Disney sues to keep full rights to Marvel characters including Spider-Man, Black Widow, and more
Disney is headed to court in an attempt to retain full control over some of Marvel's most iconic characters. The studio filed a slew of lawsuits on Friday against the heirs of several writers and artists who are seeking to reclaim the copyrights to such characters as Spider-Man, Iron Man, Doctor Strange, Black Widow, and Captain Marvel.
The suits, filed on behalf of Marvel Entertainment (which Disney owns), come in response to copyright-termination notices filed earlier this year, seeking to return the rights to Marvel's characters to the authors who created them. (Under U.S. copyright law, authors or their heirs may reclaim rights from publishers after a certain number of years.) If successful, these notices would allow Marvel to continue using the characters, but require the studio to share ownership and profits with the creators' heirs.
Among those seeking termination are the estates of Marvel Comics legends Steve Ditko (co-creator of Spider-Man and Doctor Strange), Don Heck (co-creator of Iron Man, Black Widow, and Hawkeye), Don Rico (co-creator of Black Widow), and Gene Colan (co-creator of Falcon, Captain Marvel, and Blade), as well as Larry Lieber, co-creator of Iron Man, Thor, and Ant-Man and the younger brother of Stan Lee. All are being represented by intellectual property lawyer Marc Toberoff, who previously represented the heirs of Marvel comic book artist Jack Kirby and Superman creators Jerry Siegel and Joe Schuster in similar cases.
Disney's lawsuits, filed by L.A. attorney Daniel M. Petrocelli and obtained by EW, argue that the characters in question were created as "work made for hire, to which the Copyright Act's termination provisions do not apply," according to the complaints.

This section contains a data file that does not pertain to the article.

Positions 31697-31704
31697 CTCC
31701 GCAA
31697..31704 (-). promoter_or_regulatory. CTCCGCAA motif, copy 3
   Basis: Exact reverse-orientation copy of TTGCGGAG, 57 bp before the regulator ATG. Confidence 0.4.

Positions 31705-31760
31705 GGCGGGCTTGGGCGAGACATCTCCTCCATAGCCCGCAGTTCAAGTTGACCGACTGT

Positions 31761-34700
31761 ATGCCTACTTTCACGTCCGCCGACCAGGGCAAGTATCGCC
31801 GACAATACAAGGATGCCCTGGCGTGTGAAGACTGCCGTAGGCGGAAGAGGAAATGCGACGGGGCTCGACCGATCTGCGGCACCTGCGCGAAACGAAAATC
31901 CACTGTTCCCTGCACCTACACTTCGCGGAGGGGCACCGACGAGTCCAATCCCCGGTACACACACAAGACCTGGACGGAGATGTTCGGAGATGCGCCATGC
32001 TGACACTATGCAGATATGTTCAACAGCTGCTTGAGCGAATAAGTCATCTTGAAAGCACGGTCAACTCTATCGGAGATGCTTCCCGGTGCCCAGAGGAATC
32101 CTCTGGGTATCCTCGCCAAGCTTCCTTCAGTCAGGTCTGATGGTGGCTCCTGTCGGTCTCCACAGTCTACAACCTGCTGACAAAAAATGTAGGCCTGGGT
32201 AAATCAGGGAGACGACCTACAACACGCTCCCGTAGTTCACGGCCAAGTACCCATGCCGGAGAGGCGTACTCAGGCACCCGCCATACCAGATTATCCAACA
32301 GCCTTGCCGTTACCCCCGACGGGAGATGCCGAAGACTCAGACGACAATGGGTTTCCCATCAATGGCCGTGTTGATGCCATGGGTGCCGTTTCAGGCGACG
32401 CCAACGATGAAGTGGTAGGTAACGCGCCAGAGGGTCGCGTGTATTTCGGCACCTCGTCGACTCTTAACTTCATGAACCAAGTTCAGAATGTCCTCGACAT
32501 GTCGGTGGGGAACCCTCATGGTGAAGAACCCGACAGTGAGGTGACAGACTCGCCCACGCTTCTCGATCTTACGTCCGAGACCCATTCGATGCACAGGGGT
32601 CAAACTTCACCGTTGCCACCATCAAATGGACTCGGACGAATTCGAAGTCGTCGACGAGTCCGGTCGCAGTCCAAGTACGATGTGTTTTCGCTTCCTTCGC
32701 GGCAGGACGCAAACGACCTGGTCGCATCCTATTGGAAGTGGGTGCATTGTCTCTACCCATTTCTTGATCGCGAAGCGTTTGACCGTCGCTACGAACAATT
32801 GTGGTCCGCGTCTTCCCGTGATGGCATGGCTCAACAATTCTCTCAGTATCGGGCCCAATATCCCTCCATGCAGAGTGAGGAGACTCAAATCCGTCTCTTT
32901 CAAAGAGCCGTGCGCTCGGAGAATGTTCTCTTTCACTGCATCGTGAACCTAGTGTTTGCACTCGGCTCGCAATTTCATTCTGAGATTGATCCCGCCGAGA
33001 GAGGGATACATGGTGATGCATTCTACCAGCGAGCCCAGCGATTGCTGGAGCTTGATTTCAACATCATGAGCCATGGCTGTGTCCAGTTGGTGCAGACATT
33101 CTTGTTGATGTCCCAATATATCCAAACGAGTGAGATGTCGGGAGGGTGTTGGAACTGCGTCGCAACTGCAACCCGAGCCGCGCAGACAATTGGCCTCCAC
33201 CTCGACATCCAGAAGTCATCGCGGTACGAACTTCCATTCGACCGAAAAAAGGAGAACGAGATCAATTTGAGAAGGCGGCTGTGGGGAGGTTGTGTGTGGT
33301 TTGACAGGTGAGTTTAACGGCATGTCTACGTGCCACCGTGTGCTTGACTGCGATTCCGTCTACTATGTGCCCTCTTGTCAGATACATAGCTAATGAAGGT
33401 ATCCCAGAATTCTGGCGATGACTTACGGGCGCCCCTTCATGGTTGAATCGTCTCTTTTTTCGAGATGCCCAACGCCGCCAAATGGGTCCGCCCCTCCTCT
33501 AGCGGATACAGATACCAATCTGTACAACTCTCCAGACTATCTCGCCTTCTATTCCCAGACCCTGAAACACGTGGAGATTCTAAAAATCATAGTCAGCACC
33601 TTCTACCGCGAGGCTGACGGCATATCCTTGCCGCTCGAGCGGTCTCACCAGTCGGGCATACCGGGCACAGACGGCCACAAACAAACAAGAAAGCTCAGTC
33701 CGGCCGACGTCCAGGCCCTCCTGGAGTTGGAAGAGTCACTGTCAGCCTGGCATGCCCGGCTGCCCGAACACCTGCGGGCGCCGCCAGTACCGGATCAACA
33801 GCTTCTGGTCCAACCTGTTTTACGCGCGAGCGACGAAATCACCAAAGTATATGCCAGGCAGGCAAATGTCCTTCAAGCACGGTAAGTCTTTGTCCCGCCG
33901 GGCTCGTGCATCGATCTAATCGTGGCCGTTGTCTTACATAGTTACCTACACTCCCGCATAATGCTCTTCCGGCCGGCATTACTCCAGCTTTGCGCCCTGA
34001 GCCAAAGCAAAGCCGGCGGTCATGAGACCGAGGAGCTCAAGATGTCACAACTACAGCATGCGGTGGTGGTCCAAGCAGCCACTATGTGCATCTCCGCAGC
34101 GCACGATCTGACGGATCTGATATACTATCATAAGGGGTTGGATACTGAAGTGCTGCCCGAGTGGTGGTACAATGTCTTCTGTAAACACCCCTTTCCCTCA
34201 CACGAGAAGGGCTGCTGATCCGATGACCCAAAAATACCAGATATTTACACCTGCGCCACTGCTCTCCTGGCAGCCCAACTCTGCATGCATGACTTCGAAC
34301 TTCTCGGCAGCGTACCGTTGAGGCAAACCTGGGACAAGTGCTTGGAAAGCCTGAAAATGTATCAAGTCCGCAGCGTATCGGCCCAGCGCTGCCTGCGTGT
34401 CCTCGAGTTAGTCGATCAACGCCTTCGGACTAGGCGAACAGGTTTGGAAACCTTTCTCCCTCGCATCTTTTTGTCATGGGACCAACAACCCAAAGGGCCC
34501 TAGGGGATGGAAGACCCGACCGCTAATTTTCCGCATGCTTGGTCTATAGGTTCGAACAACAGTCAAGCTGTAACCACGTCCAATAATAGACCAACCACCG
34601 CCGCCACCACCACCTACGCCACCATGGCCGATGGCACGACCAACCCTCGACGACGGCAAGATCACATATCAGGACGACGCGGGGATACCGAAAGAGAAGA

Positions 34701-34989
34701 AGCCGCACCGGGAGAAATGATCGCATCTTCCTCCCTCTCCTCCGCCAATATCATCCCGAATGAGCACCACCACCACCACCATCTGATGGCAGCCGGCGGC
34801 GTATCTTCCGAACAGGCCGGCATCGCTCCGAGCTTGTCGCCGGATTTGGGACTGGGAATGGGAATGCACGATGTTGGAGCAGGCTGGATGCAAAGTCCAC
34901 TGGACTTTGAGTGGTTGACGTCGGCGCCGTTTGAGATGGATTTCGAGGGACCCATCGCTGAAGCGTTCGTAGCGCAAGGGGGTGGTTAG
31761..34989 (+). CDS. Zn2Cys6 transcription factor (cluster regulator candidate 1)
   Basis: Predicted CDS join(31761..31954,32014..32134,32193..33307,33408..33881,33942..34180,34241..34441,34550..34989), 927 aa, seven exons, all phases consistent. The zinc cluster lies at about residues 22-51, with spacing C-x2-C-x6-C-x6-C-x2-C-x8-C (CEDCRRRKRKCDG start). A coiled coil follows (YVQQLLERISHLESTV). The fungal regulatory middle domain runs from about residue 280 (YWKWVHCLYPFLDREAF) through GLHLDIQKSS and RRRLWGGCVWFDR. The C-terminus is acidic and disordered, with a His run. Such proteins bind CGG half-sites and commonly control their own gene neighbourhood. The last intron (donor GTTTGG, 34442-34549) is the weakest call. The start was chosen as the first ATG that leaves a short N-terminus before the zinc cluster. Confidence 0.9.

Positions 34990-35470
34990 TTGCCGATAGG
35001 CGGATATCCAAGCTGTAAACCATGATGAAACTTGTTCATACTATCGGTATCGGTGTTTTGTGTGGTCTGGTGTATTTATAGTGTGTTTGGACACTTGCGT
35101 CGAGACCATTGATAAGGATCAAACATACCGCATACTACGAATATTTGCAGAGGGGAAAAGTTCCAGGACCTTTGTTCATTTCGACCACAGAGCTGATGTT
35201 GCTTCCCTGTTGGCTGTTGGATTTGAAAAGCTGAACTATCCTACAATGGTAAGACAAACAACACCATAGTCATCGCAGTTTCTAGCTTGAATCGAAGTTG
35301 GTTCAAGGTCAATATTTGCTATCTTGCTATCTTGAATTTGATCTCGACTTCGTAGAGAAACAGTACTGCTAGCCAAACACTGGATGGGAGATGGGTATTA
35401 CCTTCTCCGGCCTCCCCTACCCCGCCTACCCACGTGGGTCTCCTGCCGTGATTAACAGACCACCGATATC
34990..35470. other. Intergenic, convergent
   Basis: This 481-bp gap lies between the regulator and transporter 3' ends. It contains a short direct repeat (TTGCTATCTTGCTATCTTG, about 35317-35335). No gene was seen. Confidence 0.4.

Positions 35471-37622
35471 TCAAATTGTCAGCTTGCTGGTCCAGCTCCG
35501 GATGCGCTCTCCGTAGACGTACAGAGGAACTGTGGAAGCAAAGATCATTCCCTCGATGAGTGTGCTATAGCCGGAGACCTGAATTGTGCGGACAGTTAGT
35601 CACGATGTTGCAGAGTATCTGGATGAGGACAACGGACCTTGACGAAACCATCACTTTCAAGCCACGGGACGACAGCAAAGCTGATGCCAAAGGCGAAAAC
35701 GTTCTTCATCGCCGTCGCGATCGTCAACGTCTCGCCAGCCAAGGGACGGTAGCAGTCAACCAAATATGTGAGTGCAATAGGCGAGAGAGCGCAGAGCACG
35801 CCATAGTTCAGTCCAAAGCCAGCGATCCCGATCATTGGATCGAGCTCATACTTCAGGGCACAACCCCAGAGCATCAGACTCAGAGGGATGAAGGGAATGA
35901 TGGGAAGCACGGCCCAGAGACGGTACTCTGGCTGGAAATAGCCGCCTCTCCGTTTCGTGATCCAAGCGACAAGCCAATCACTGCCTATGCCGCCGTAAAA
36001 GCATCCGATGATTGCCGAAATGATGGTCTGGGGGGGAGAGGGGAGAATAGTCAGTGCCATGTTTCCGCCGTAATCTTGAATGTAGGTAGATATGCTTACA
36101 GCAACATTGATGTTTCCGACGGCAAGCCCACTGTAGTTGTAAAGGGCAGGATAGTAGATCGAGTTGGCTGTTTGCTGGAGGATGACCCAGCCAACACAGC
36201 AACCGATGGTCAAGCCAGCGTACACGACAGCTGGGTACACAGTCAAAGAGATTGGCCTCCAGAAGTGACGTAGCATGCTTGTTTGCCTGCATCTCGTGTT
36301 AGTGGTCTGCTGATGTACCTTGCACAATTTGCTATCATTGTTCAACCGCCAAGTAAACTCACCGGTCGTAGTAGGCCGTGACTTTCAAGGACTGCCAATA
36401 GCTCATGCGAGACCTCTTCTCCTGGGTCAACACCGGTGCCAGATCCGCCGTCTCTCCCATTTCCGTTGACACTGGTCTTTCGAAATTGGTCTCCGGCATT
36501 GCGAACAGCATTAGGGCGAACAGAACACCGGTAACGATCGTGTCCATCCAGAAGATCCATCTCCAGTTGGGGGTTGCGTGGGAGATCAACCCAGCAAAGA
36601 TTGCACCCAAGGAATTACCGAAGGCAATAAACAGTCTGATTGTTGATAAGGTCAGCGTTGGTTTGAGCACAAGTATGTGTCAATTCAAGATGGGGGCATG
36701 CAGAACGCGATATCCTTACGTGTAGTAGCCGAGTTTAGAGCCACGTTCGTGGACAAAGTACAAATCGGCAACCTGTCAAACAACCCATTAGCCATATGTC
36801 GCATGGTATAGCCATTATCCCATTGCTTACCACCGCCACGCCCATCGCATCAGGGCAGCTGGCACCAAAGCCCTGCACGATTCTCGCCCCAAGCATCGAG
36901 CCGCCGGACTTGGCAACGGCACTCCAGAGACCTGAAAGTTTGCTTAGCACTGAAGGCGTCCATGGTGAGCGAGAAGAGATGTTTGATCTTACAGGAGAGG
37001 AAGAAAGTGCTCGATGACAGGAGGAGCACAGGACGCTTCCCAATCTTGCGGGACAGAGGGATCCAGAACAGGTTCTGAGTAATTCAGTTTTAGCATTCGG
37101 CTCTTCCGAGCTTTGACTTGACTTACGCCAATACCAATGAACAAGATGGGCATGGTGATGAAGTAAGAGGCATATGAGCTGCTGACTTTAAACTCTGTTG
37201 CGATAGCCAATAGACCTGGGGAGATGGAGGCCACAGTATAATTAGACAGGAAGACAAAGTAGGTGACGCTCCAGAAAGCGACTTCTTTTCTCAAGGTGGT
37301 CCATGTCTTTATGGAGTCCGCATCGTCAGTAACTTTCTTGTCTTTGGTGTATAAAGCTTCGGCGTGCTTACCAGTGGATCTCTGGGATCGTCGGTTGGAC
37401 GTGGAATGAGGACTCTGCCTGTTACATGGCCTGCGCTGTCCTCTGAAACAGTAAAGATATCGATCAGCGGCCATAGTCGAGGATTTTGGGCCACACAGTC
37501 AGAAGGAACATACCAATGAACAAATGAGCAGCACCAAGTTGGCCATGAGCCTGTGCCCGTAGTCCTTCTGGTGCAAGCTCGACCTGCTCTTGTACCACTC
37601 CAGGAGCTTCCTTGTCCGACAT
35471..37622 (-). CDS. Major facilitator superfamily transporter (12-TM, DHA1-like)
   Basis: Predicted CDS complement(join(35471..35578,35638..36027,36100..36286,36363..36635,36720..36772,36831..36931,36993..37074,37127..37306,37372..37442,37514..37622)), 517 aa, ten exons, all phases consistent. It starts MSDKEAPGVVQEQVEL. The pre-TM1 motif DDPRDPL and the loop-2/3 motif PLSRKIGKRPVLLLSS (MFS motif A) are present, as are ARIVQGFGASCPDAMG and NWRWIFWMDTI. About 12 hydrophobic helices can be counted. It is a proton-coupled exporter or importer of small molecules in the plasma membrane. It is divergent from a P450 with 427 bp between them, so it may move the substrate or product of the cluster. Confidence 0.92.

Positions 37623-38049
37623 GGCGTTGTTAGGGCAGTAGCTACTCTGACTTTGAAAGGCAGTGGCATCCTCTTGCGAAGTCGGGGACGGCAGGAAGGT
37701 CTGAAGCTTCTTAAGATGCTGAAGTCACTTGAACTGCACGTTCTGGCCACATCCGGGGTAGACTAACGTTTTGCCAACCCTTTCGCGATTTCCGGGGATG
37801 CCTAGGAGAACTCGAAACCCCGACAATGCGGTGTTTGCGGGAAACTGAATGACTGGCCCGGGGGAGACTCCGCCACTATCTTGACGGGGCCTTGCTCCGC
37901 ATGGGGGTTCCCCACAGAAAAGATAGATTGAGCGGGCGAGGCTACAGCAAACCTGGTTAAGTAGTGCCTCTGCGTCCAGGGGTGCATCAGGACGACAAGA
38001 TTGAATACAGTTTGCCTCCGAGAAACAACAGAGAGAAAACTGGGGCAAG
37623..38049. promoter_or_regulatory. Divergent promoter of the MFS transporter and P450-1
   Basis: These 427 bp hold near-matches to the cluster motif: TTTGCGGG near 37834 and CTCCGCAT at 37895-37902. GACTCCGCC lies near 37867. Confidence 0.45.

"Marvel assigned Steve Ditko stories to illustrate, had the right to exercise creative control over his contributions, and paid him a per-page rate for his contributions," reads the complaint against Ditko's estate, in language echoed in the other lawsuits. "As a result, any contributions Steve Ditko made were at Marvel's instance and expense."
Petrocelli (who is also representing Disney in Scarlett Johansson's lawsuit against the studio) declined EW's request for further comment, but told The New York Times, "Since these were works made for hire and thus owned by Marvel, we filed these lawsuits to confirm that the termination notices are invalid and of no legal effect."
In a statement provided to EW, Toberoff fired back, saying, "At the core of these cases is an anachronistic and highly criticized interpretation of 'work-made-for-hire' under the 1909 Copyright Act that needs to be rectified."
Toberoff argues that "for the first six decades" of the Copyright Act, courts interpreted it as applying only to "traditional full-time employees," which Marvel's writers and artists were not. "These guys were all freelancers or independent contractors, working piecemeal for car fare out of their basements, selling by the page those pages a publisher liked," the lawyer said in an email. "So at the time all these characters were created their material was definately [sic] not [work-for-hire] under the law."
As noted, Toberoff has represented creators in similar cases in the past. He spent years battling DC Comics and Warner Bros. for the rights to Superman on behalf of the Man of Steel's creators, with Warner ultimately winning in two separate court rulings. Toberoff's case against Marvel on behalf of Kirby, meanwhile, nearly reached the Supreme Court before settling in 2014.
"At the time, I was asked whether I regretted not righting the legal injustice to creators — which I indeed did," Toberoff said in his statement. "I responded that there would be other such cases. Now here we are."